Senate Panel Shares New Science on AIDS Pandemic
On Thursday, leading researchers, including EGPAF Vice President for Research Dr. Laura Guay and global health experts, met to share with an audience of Senate staffers and nongovernmental organizations the latest information on the science behind eliminating HIV. Organized by EGPAF, the Infectious Diseases Society of America (IDSA), and the Foundation for AIDS Research (AMFAR), “Where are we in ending the AIDS Epidemic?: An Update on the Science” provided a thorough overview of the current state of the AIDS pandemic, from pediatric HIV to male circumcision to vulnerable populations most affected by the virus.
Dr. Guay focused her remarks on pediatric HIV. She remembered the beginning of her career working in Uganda 25 years ago, where every baby infected with HIV in the hospital where she worked died. She said that though today “we want to celebrate progress, we can’t give up.” And the progress she described is significant – according to UNAIDS, there has been a 43 percent decline in pediatric infections since 2003, and prevention of mother-to-child transmission (PMTCT) has prevented more than 800,000 child infections. But “children are (still) not getting the treatment they need, “Dr. Guay said, adding that AIDS is a leading cause of death in children under five in high-prevalence countries. In 20 high-burden countries, more than 50 percent of children don’t have access to HIV medications that could save their lives. “Children continue to be left behind in the epidemic.” Dr. Guay pointed to barriers to treatment, including gender inequality, a lack of appropriate drug formulations for children, and a shortage of health care workers. But she ended by saying that with better drugs and expanding coverage, we can reach more children with life-saving treatments.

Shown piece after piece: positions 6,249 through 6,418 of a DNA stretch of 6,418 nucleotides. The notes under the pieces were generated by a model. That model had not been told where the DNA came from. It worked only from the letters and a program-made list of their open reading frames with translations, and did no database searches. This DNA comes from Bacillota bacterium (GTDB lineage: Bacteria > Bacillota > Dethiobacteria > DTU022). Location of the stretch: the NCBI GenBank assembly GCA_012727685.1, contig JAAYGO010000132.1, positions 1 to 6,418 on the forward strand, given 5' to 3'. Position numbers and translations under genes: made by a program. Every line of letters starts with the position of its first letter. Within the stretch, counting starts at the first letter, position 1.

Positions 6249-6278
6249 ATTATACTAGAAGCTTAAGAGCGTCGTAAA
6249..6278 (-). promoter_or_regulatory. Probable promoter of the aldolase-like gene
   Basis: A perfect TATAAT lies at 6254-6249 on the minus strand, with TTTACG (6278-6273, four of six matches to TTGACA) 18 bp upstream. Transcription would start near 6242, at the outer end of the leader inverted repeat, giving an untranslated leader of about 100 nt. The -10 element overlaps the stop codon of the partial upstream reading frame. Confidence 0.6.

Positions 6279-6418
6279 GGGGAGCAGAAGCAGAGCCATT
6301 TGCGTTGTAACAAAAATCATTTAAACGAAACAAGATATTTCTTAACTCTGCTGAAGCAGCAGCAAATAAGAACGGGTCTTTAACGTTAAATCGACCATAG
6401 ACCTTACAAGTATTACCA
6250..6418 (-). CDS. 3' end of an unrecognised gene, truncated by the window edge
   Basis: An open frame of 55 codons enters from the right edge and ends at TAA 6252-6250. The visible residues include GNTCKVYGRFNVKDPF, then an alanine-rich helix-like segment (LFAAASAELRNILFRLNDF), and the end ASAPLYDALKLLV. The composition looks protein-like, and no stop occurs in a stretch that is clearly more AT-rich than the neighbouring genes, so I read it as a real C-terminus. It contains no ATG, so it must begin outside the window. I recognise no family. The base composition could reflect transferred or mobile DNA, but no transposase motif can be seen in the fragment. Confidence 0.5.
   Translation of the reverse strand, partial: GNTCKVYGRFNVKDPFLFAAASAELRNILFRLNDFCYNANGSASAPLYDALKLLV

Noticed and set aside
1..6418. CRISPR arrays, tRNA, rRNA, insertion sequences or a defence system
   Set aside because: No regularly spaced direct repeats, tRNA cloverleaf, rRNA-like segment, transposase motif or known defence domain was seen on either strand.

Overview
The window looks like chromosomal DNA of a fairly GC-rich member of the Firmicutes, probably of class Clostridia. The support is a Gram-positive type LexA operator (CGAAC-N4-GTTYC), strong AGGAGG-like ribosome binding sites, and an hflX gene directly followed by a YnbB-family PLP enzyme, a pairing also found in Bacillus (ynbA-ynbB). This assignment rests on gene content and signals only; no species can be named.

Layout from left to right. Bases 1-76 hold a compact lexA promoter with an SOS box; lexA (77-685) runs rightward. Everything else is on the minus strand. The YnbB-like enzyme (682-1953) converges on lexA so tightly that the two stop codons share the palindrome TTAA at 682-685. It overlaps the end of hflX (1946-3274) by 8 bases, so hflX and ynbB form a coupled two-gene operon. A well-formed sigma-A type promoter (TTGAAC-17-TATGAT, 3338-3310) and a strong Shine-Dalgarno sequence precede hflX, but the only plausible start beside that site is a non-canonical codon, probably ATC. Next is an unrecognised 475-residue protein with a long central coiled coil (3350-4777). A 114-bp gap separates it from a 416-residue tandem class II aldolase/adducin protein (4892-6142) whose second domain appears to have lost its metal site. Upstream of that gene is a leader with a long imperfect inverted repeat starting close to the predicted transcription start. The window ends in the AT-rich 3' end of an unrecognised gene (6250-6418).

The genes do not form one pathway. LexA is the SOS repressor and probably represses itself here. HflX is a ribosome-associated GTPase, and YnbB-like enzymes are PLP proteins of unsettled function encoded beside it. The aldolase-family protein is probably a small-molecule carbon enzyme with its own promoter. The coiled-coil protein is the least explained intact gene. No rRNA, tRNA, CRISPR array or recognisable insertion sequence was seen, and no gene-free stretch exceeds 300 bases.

Dr. Renee Ridzon, a global public health consultant formerly with the Bill and Melinda Gates Foundation, spoke about the role of adult male circumcision in the fight against HIV. As a self-described “evidence-driven pragmatist,” Dr. Ridzon pointed to circumcision as a useful tool in preventing HIV infections worldwide. She said that circumcision was the most cost-effective intervention we have to prevent HIV, and could save nearly $16.5 billion a year. Dr. Chris Beyrer, the president-elect of the International AIDS Society and director of the Johns Hopkins HIV Epidemiology and Prevention Sciences Training Program, shared his thoughts on the “undone work in this extraordinary moment,” and said that though the fight against HIV had created success, those successes had not been shared by the groups most affected by HIV: men who have sex with men, transgender women, injectable drug users, sex workers, and in the United States, women of color. “We are not dealing with a critical part of HIV/AIDS,” he said. Sixty-one percent of new cases of HIV in the United States, he said, are among men who have sex with men, and in the United States, the number of new infections in young gay men of color have risen over the last decade. In Africa, young gay men have the highest HIV rates. But there’s good news: “we have the tools,” he said, saying that antiretrovirals “don’t care how you got HIV.” Getting into treatment early is critical for everyone living with HIV, but young gay men and other at-risk groups tend to be “last in line and least served.” For the fight to eliminate HIV to be successful, he said, this has to change.
The panelists gave the audience a clear, concise, and fact-driven look at the AIDS pandemic. As we continue to work towards an AIDS-free generation, discussions like these will continue to be important.
Jane Coaston is Media Relations Coordinator for the Foundation, based in Washington, D.C.